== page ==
Penn State Mont Alto gets a lion of its own

February 12, 2001|By RICHARD F. BELISLE, Waynesboro

Penn State Mont Alto gets a lion of its own

MONT ALTO, Pa. - It may not roar, but Penn State Mont Alto's new 2,135-pound solid fiberglass Nittany Lion should become the most photographed icon on campus.

The 8-foot lion, unveiled in a brief Monday afternoon ceremony, sits atop a knoll overlooking the campus entrance. At seven-eighths scale, it is a slightly smaller version of the 21-foot lion that graces Penn State's main campus in University Park.

The original Nittany Lion was carved from a single block of Indiana limestone in 1942 by Heinz Warneke, a German-born sculptor. It was a gift from the class of 1940, said Christy Rambeau, spokesman at University Park.

Mont Alto's lion cost about $4,000. It was bought by the college's students with money from their activities fund, said David Goldenberg, the school's chief executive officer.


The students also picked the site for the sculpture.

The lion, a reproduction of a North American cougar that once roamed Pennsylvania, crouches over a base of fieldstone that was saved when the bridge over a small stream at the campus entrance was rebuilt last year.

The statue is the last of three major campus projects, Goldenberg said.

The bridge reconstruction was first, followed by the $325,000 renovation of a 146-year-old stone chapel on the campus. Abolitionist John Brown and his men met in the chapel on the night before their raid on the federal arsenal at Harpers Ferry, W.Va., in 1859.

John Boozer, chairman of the Mont Alto Advisory Board, said the lion will allow the campus to continue a Penn State tradition. Mont Alto students will return to the campus in years to come, stand in the shadow of the lion and reflect on their years at the school, he said.

Hillary Sutton, a sophomore speaking for the students, said the lion, like the one in stone at University Park, will become a symbol of pride for Mont Alto.

"It will be a blending of traditions between University Park and Mont Alto," Goldenberg said.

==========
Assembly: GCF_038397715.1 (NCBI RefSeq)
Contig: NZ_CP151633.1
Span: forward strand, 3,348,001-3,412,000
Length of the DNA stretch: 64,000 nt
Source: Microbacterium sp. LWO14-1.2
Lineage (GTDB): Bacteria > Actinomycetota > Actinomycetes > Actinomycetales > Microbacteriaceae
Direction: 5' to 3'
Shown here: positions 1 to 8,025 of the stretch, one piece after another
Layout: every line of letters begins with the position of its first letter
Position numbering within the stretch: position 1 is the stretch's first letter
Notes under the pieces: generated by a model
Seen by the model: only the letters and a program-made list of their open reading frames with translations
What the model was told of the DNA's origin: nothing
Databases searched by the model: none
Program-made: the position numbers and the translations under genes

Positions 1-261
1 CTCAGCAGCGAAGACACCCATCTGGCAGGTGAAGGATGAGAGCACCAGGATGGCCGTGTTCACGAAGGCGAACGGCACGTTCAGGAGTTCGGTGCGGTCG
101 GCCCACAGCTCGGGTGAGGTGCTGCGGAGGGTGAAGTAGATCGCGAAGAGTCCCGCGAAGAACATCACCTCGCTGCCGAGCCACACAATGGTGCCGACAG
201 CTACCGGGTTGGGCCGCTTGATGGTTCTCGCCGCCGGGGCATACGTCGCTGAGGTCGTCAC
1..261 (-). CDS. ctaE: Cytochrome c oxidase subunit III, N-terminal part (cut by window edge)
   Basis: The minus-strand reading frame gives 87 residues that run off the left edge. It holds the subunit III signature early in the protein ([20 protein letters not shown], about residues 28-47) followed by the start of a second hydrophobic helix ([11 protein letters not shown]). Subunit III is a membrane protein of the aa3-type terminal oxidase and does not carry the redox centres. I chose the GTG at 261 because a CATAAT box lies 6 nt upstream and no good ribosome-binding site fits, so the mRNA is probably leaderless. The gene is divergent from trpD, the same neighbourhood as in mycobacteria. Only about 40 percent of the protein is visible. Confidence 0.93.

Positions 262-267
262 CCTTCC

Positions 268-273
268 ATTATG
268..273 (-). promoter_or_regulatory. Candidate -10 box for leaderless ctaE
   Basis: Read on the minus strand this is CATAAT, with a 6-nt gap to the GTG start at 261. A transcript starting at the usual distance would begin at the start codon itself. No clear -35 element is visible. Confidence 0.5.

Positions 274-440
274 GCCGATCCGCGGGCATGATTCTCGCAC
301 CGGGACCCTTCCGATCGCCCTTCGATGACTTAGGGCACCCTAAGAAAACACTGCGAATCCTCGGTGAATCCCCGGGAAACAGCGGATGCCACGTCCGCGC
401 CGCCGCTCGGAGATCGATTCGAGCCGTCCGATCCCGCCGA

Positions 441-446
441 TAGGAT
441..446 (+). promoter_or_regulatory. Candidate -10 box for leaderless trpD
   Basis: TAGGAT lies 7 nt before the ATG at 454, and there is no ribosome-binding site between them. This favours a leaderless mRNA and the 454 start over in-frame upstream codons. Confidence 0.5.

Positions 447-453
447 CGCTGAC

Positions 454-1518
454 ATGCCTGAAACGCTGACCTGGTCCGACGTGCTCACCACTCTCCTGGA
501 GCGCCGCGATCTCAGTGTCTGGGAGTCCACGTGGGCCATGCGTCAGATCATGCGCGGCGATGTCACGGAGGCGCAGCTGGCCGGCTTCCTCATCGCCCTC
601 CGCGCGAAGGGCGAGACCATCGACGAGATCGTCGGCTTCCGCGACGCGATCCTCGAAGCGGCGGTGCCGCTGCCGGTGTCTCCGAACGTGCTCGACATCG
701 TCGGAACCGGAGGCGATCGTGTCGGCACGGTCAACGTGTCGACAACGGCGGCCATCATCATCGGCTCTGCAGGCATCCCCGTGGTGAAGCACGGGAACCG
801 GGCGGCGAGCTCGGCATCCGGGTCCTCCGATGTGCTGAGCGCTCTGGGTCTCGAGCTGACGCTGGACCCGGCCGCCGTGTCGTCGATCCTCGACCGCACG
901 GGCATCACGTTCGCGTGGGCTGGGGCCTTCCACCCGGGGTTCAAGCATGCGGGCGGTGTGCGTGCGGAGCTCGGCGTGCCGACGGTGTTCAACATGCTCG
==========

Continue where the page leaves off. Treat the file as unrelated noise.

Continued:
John Bardi, who teaches philosophy at Mont Alto, said the mountain lion symbolizes cunning and courage - qualities held by Penn State students.

The mountain lion officially became the university's mascot in 1907. The choice stemmed from a baseball game between Penn State and Princeton University at Princeton in 1904, according to Rambeau.

The university's spokeswoman said Harrison Joe Mason, a member of Penn State's team, got frustrated when he saw the Princeton tiger, the Ivy League school's mascot, so he made up the Nittany Lion as the fiercest animal on the field. "We went on to win that day," Rambeau said.

Mount Nittany looms over Penn State's main campus. Mountain lions thrived in the area until the late 1880s, when the last one was spotted in the Mount Nittany area, she said.

Penn State opened in 1855. Today, it consists of the main campus and 24 satellite campuses.

Rambeau said the lion is the most photographed site at University Park.

Mont Alto's reproduction is the seventh to grace a satellite school. An eighth one, to sit on yet another Penn State campus, is under construction, said Andrew Schluter, spokesman for in Edwardsville, Ill., makers of the statues.

Schluter said the scale reproductions are molded of solid fiberglass polyester resin, a popular material for modern statues. "It should last for years and years with an occasional refinishing, just like any painted object" he said.

It takes about six months to complete a statue, he said. The mold for the Penn State lions was created by Jon Repa,'s resident sculptor, Schluter said.

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